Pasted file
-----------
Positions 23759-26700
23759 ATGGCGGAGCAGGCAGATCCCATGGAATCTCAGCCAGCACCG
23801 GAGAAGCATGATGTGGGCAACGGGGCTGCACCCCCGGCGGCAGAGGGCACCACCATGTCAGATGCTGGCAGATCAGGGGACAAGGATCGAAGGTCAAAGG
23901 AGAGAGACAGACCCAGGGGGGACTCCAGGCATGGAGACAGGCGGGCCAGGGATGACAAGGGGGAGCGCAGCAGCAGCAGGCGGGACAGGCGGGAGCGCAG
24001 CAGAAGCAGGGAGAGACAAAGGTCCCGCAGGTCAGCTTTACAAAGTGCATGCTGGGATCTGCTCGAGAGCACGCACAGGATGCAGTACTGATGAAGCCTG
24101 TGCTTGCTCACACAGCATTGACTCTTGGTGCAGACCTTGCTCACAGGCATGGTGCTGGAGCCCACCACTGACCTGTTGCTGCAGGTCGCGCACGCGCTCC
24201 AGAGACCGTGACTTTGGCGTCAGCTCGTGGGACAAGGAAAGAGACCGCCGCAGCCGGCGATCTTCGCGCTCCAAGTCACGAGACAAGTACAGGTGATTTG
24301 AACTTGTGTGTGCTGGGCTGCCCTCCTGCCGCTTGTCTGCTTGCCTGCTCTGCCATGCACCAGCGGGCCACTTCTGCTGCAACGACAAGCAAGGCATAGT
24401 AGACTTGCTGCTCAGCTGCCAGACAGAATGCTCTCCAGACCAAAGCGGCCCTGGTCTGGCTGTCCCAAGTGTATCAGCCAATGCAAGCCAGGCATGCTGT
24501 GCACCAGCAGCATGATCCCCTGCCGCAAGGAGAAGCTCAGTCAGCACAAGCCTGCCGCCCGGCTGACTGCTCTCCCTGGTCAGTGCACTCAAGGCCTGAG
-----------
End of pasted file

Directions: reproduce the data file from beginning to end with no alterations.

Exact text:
Positions 23759-26700
23759 ATGGCGGAGCAGGCAGATCCCATGGAATCTCAGCCAGCACCG
23801 GAGAAGCATGATGTGGGCAACGGGGCTGCACCCCCGGCGGCAGAGGGCACCACCATGTCAGATGCTGGCAGATCAGGGGACAAGGATCGAAGGTCAAAGG
23901 AGAGAGACAGACCCAGGGGGGACTCCAGGCATGGAGACAGGCGGGCCAGGGATGACAAGGGGGAGCGCAGCAGCAGCAGGCGGGACAGGCGGGAGCGCAG
24001 CAGAAGCAGGGAGAGACAAAGGTCCCGCAGGTCAGCTTTACAAAGTGCATGCTGGGATCTGCTCGAGAGCACGCACAGGATGCAGTACTGATGAAGCCTG
24101 TGCTTGCTCACACAGCATTGACTCTTGGTGCAGACCTTGCTCACAGGCATGGTGCTGGAGCCCACCACTGACCTGTTGCTGCAGGTCGCGCACGCGCTCC
24201 AGAGACCGTGACTTTGGCGTCAGCTCGTGGGACAAGGAAAGAGACCGCCGCAGCCGGCGATCTTCGCGCTCCAAGTCACGAGACAAGTACAGGTGATTTG
24301 AACTTGTGTGTGCTGGGCTGCCCTCCTGCCGCTTGTCTGCTTGCCTGCTCTGCCATGCACCAGCGGGCCACTTCTGCTGCAACGACAAGCAAGGCATAGT
24401 AGACTTGCTGCTCAGCTGCCAGACAGAATGCTCTCCAGACCAAAGCGGCCCTGGTCTGGCTGTCCCAAGTGTATCAGCCAATGCAAGCCAGGCATGCTGT
24501 GCACCAGCAGCATGATCCCCTGCCGCAAGGAGAAGCTCAGTCAGCACAAGCCTGCCGCCCGGCTGACTGCTCTCCCTGGTCAGTGCACTCAAGGCCTGAG